The threat of phishing scams is real, with many businesses losing valuable data, time and money every year after falling into the common cyber trap.
In 2018 alone, 83% of people were affected by phishing attacks, which saw a decrease of productivity for 67% of businesses, a loss of data for 54% and damaged the reputation for over half of them.
But, how can you tell if the email you've received is genuine or fake?
We've rounded up some of the biggest telltale signs of a phishing email below.
It's from an unknown sender.
Depending on what circles you mix with, you won't usually know a phishing scammer, or have their email addresses saved in your contacts.
Email providers are becoming increasingly smart and most now flag up when an unknown sender is trying to contact you, or even delivering suspicious emails straight to your spam inbox.
However, some still slip through the cracks, so it's crucial to be wary of people you haven't spoken to or dealt with before, especially if they're asking you to send across sensitive information.
Or, someone you actually know.
On the other hand, phishing scammers have become wise to this and are now posing as people you know. It could be a colleague, a supplier your bank or another trusted service provider, such as PayPal.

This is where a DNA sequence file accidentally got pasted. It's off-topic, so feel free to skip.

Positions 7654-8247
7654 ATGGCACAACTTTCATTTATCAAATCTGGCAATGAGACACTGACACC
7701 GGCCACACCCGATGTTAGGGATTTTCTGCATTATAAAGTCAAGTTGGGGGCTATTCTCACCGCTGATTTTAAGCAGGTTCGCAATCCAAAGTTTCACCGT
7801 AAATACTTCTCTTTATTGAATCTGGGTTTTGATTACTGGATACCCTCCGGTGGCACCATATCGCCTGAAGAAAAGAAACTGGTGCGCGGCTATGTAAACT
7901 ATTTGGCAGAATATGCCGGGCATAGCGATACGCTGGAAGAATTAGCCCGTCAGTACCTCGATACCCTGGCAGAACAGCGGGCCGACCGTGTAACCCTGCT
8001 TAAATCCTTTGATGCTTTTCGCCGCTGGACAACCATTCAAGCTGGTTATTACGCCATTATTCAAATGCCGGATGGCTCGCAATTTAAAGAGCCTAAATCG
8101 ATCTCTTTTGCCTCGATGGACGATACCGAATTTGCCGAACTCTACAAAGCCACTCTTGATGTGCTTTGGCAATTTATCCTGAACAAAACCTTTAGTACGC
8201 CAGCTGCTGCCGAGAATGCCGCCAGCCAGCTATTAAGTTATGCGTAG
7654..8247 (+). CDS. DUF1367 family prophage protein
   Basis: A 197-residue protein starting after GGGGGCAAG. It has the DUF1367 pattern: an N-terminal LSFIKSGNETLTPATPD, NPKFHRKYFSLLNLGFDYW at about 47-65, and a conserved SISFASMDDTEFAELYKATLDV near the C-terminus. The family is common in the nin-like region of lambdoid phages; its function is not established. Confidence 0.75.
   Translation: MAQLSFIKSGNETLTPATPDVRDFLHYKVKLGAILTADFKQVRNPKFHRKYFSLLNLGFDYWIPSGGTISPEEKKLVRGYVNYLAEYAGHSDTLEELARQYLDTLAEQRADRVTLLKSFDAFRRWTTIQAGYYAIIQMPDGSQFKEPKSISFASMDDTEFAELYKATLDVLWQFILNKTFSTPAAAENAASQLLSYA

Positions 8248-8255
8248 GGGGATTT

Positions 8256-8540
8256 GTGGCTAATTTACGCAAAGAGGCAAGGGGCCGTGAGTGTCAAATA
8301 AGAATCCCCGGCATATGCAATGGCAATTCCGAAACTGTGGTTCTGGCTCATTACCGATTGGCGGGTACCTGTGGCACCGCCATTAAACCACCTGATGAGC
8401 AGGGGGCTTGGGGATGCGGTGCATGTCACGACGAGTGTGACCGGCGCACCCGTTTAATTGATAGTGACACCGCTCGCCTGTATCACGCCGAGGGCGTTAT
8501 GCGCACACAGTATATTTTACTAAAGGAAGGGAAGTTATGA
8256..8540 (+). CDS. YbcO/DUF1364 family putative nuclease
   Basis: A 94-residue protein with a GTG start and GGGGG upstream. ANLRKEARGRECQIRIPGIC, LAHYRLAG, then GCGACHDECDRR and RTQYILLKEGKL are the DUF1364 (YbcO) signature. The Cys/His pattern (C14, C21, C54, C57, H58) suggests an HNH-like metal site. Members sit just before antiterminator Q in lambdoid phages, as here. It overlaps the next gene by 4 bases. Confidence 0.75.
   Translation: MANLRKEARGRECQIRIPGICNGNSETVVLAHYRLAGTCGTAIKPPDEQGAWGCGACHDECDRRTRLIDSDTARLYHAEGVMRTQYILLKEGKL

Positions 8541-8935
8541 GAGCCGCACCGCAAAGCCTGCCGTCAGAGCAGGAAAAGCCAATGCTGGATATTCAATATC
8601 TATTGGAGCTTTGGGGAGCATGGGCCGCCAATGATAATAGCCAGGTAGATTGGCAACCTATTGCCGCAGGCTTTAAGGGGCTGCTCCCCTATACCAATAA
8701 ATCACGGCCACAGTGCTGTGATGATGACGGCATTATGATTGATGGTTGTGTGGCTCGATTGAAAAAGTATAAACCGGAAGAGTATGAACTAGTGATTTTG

If you have any doubt to whether the email is genuine, contact the supposed sender but not by email - try calling your bank to see if the email is real or a scam.
Links and addresses are masked.
One way scammers pretend to be people you'd usually trust is through masking or hiding their real email addresses.
You can check this by hovering over the sender's email address and the real "Sent From" address should appear.
Scammers also like to mask malicious links to make them appear like their taking you through to a trusted website.
It's got bad spelling and grammar.
A prominent feature of phishing emails is that many just don't read right.
It could be bad spelling or grammar, or weirdly-worded sentences that just seem a bit off, or not how most people would phrase things.
The email has an urgent or panicked tone.
The main aim of a phishing scam is to persuade you to do something; it could be to respond with your bank details or personal data, download a file, or click a link and sign into a (malicious) website.
Phishing emails usually feel urgent and even a bit aggressive at times, prompting you to do something quickly or as soon as possible.
This panic-inducing tactic is a popular way to make people putty in the fishers (virtual) hands.
Are you concerned about your business' cybersecurity? Get in touch with a member of our team today and we can give you some advice.